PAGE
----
The mouse mahogany locus encodes a transmembrane form of human attractin

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Agouti protein and agouti-related protein are homologous paracrine signalling molecules that normally regulate hair colour and body weight, respectively, by antagonizing signalling through melanocortin receptors1,2,3,4,5,6,7. Expression of Agouti is normally limited to the skin, but rare alleles from which Agouti is expressed ubiquitously, such as lethal yellow, have pleiotropic effects that include a yellow coat, obesity, increased linear growth, and immune defects8,9,10,11. The mahogany (mg) mutation suppresses the effects of lethal yellow on pigmentation and body weight, and results of our previous genetic studies place mg downstream of transcription of Agouti but upstream of melanocortin receptors12. Here we use positional cloning to identify a candidate gene for mahogany, Mgca. The predicted protein encoded by Mgca is a 1,428-amino-acid, single-transmembrane-domain protein that is expressed in many tissues, including pigment cells and the hypothalamus. The extracellular domain of the Mgca protein is the orthologue of human attractin, a circulating molecule produced by activated T cells that has been implicated in immune-cell interactions13,14. These observations provide new insight into the regulation of energy metabolism and indicate a molecular basis for crosstalk between melanocortin-receptor signalling and immune function.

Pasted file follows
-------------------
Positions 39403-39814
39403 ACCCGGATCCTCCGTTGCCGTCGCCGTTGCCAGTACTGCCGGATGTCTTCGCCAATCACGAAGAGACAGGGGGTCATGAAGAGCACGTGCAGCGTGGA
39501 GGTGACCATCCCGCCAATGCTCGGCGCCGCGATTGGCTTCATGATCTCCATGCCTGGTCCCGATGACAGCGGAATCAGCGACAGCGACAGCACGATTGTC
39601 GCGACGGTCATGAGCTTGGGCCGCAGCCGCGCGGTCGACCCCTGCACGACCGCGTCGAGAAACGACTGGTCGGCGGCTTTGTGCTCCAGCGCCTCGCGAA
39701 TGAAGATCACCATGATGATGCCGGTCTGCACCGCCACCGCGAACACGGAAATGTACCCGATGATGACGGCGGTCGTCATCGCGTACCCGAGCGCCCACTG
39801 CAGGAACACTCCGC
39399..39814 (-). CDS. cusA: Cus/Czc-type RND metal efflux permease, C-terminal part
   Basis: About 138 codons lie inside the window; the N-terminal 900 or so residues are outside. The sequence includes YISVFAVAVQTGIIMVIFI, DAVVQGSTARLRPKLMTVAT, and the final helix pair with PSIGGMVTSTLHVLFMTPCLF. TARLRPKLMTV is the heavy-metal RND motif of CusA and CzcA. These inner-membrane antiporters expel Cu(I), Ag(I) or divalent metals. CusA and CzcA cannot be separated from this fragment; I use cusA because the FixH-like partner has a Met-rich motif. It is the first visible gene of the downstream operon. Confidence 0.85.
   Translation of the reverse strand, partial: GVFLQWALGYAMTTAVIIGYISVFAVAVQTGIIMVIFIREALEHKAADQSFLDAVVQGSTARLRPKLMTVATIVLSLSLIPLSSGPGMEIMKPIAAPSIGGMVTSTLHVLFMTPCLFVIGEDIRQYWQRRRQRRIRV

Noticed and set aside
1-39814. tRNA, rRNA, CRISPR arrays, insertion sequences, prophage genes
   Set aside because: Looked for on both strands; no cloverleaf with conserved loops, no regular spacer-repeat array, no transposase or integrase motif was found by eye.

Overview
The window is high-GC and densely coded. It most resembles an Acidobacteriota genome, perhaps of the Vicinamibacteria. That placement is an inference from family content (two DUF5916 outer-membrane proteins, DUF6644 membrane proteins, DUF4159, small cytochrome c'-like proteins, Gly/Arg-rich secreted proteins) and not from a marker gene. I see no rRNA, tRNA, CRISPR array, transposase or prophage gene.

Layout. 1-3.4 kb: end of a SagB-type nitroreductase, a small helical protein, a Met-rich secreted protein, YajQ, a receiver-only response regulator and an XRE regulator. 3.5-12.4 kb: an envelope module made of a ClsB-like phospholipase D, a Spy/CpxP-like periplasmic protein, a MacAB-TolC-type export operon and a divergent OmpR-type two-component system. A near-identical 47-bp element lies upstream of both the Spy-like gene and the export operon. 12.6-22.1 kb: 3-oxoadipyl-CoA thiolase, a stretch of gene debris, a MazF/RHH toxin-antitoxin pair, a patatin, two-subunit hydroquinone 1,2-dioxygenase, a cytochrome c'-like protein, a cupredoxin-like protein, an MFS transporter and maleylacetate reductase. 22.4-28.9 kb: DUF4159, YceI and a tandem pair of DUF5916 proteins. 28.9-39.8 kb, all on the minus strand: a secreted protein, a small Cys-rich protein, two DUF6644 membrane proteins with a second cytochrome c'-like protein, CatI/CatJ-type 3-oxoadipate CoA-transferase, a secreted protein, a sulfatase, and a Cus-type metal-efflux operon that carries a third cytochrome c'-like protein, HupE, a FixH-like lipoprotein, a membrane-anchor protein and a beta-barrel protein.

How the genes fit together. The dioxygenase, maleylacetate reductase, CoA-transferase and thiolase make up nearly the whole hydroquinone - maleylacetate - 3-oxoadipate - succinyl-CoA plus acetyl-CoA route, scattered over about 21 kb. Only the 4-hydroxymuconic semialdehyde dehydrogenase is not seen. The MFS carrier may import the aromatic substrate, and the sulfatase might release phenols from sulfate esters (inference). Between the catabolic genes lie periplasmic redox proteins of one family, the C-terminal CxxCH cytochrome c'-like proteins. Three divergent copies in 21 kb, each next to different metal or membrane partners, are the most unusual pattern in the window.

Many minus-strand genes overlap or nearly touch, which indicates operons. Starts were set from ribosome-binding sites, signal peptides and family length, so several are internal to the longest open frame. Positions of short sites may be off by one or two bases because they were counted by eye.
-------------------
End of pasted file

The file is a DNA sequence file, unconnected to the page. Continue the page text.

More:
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Figure 1: Expression of Mgca in wild-type and mg mutant mice.
Figure 2: Genetic and physical map of the mg 3J candidate interval.
Figure 3: Predicted protein sequence of Mgca and location of mahogany mutations.
Figure 4: Effect of mg on Agouti protein and potential mechanisms of action of mahogany.


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We thank J. Westerman for providing mg L/mg L mice; R. Mukherjee for technical assistance; S. Kalman and J. Kerns for help with sequence assembly and agouti protein studies, respectively; A. Zuberi for communicating the results of genetic mapping studies before publication; and H. Sweet for information about the origin of mg 3J. This work was supported by grants to G.S.B., S.F.S. and R.W.D. from the NIH, and by an American Heart Association Western States fellowship award to T.M.G. G.S.B. is an Associate Investigator of the Howard Hughes Medical Institute.

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Correspondence to Gregory S. Barsh.

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